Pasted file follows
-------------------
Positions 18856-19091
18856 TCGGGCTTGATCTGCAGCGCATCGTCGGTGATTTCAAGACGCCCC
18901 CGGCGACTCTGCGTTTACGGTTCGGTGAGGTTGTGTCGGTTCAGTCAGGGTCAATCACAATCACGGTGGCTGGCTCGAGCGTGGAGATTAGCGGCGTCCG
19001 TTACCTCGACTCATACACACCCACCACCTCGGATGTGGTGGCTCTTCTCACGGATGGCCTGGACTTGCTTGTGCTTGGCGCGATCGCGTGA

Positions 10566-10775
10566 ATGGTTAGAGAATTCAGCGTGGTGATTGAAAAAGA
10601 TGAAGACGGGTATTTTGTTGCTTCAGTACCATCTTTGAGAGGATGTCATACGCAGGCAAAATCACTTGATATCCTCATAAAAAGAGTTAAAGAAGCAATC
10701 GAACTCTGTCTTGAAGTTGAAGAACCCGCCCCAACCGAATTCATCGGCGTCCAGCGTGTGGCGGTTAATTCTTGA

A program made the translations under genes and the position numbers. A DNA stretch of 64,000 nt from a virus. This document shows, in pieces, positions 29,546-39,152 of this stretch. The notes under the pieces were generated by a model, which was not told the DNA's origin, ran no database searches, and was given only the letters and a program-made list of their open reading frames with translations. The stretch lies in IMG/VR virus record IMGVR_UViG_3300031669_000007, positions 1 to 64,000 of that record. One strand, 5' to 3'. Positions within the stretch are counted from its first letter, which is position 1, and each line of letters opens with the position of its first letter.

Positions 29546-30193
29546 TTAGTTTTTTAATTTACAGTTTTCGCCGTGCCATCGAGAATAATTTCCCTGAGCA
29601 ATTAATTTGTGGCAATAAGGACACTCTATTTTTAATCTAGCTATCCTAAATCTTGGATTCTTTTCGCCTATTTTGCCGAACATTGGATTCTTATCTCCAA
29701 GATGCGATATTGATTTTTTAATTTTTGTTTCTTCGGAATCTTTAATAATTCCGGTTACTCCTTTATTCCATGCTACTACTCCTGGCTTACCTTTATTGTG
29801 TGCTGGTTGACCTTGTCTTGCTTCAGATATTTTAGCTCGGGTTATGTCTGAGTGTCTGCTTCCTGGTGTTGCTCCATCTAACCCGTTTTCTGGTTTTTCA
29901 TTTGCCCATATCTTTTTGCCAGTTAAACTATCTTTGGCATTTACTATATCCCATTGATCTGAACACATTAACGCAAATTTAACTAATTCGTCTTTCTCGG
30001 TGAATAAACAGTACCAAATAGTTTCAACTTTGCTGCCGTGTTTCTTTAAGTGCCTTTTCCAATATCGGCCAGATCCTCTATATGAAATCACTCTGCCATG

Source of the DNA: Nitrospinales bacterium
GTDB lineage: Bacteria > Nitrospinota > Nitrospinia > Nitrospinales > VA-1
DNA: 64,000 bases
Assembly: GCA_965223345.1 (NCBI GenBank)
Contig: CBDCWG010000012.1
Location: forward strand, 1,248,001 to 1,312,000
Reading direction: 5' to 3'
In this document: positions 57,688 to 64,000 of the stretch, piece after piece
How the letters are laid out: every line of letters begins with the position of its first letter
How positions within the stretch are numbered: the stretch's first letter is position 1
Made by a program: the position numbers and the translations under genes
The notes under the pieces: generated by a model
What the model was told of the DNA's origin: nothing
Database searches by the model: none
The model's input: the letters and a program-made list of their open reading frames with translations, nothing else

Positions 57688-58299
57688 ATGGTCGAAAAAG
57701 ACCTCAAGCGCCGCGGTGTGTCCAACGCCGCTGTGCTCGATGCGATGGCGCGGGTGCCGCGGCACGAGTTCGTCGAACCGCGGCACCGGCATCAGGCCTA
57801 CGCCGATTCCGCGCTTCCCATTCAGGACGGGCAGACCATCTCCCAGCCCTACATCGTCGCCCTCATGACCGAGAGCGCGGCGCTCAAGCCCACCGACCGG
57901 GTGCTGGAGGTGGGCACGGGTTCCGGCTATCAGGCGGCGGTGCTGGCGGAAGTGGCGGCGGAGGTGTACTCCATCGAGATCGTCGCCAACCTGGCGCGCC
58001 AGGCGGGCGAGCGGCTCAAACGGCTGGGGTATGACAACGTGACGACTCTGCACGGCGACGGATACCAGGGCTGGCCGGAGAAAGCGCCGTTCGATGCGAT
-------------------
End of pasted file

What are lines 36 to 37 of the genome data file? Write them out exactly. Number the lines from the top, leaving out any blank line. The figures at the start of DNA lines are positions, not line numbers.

57901 GTGCTGGAGGTGGGCACGGGTTCCGGCTATCAGGCGGCGGTGCTGGCGGAAGTGGCGGCGGAGGTGTACTCCATCGAGATCGTCGCCAACCTGGCGCGCC
58001 AGGCGGGCGAGCGGCTCAAACGGCTGGGGTATGACAACGTGACGACTCTGCACGGCGACGGATACCAGGGCTGGCCGGAGAAAGCGCCGTTCGATGCGAT